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  1. #1
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    C# (or C++) Get window handle

    Hey everybody -

    I am in need... I need a way to get a handle for a specified window, so later I can then call that window, and make it active.

    I've looked around, and everything is a bit over my head atm, and was wondering if someone knew how to do this, and break it down a bit for me




    Oh... and w00t 1,000th post

  2. #2
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    hmm, im not understanding you, dude

    if you are using C#, you can have a reference to the form you want to activate later, and call the Show() function if the window has not been shown, change the Visable property to true if the window was hidden, or the Focus() function if you just want to bring the window to the front and select it.
    for example, if you have a form class entitled OptionsForm in your program (IE, it was created in the form designer), if another pice of you you could put
    OptionsForm frm = new OptionsForm(); frm.Show();
    to show the form, or you could save it as a member variable so you can focus/show/make visable the form later.

    is that what you were looking for?

  3. #3
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    No not quite. I'm looking to bring focus to a window which is outside of my C# app. Here is what my objective is:

    At work, I must enter a bunch of rudundant data into a really old (1986'ish) command prompt type application. It is very boring and tedious.

    I'd like to create a GUI front-end for it. Since I have no access to the source code of the app, or any other options regarding updating the actual original program - the only wat I can see to do it is with a really nasty hack.

    What I plan to do is rather simple really. First I will 'monitor' the command window by copying all the text from that prompt - then parsing through that text to determine the various fields on that part of the program.

    This is where I would need to find all the active window's handles, so I can select which window to grab the text from. I will then will use a SendKeys command to the prompt to select all the text, then ctrl-c to copy all that text to the clipboard, and finally bring that text into my C# app to parse.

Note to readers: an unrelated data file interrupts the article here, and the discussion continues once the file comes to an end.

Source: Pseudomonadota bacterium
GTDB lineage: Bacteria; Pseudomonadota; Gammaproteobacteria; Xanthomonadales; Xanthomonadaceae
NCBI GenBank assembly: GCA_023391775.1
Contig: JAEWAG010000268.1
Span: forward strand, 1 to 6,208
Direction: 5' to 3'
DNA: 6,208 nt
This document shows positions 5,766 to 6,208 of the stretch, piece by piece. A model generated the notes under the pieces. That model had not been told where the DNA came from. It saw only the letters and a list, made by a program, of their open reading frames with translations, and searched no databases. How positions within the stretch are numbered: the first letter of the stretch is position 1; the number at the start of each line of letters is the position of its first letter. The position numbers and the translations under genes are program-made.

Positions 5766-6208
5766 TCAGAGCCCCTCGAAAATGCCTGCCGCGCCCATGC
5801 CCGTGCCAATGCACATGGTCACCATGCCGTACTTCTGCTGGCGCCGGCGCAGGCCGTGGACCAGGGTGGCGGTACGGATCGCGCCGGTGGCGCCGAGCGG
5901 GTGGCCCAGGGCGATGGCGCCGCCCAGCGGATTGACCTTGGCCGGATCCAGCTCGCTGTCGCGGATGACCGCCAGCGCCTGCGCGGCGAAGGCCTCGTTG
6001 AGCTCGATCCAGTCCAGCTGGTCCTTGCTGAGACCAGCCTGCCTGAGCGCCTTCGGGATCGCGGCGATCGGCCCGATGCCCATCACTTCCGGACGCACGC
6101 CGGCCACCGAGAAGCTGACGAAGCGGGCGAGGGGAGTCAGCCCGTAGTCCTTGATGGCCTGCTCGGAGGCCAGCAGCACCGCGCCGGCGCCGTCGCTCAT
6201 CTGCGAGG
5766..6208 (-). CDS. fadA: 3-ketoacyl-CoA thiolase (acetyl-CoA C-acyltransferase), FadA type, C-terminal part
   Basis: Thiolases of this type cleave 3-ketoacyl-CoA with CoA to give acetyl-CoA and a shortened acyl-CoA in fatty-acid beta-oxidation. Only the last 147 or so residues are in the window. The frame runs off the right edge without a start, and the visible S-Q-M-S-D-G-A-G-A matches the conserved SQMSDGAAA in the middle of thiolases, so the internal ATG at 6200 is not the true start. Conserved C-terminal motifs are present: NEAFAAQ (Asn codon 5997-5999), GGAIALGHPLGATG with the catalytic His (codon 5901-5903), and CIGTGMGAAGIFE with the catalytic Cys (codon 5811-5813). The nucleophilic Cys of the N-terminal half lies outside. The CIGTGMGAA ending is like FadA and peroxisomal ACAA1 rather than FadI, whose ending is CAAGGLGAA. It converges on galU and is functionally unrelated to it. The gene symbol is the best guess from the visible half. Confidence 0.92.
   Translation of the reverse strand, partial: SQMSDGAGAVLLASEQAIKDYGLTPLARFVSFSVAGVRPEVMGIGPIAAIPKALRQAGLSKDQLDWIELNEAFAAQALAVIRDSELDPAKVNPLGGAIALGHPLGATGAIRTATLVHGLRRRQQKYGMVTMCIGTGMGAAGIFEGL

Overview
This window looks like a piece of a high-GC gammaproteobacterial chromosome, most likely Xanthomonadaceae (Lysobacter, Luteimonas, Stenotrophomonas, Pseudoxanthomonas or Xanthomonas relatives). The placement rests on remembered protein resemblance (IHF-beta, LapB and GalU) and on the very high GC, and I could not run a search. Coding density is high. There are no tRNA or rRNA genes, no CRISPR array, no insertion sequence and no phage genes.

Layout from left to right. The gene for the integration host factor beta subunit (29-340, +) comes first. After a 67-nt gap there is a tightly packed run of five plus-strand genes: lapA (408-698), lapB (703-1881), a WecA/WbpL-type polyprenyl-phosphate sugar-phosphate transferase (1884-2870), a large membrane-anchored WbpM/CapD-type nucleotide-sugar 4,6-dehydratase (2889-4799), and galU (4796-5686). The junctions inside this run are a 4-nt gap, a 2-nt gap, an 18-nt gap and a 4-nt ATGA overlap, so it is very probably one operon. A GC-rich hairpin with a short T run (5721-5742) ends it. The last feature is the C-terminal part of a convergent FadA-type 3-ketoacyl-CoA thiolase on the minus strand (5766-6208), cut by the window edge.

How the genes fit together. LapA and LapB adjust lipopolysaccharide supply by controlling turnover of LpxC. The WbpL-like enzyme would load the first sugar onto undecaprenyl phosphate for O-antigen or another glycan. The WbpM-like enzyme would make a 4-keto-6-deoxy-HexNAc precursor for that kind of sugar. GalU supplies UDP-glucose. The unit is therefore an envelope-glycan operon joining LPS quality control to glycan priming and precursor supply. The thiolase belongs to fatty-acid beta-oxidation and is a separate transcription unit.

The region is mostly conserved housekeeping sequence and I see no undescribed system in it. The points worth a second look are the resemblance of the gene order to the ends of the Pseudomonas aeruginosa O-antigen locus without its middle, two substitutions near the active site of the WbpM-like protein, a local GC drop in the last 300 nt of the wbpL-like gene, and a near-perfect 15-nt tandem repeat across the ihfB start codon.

After I figure out which fields to input the data to, I will then need to go back into the command prompt and SendKeys again to fill out the various fields.


    That's pretty much what I have planned for the basic version of this; although I'd like to extend it so it actually pulls all the data I need to input from a different prompt, and adds it into the other correct prompt.

    It's all a part of my evil, maniacal plan to make myself indispensable person at work since I am only a temp.

  4. #4
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    This site has an example of using the Win32 FindWindow() function from .NET.

    Another possible approach: Maybe you could get the input and output streams of the command line program and manipulate them?
    Forget the username, call me Keith

  5. #5
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    Quote Originally Posted by keithathaide
    This site has an example of using the Win32 FindWindow() function from .NET.

    Another possible approach: Maybe you could get the input and output streams of the command line program and manipulate them?
    That looks like it might work. I'm not totally sure on how to use it, but haven't had much time to look at it either.

    The app isn't a command line per se, it is a prompt - I've already tried to explain this to ostamo, and failed badly. So I'll post some screen shots of what I'm working with lol

    Thanks (yet again) for the link Keith

  6. #6
    Join Date
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    This is for C++ since I don't know too much C#.

    Code:
    HWND fWindow; // Window handle of the window you want to get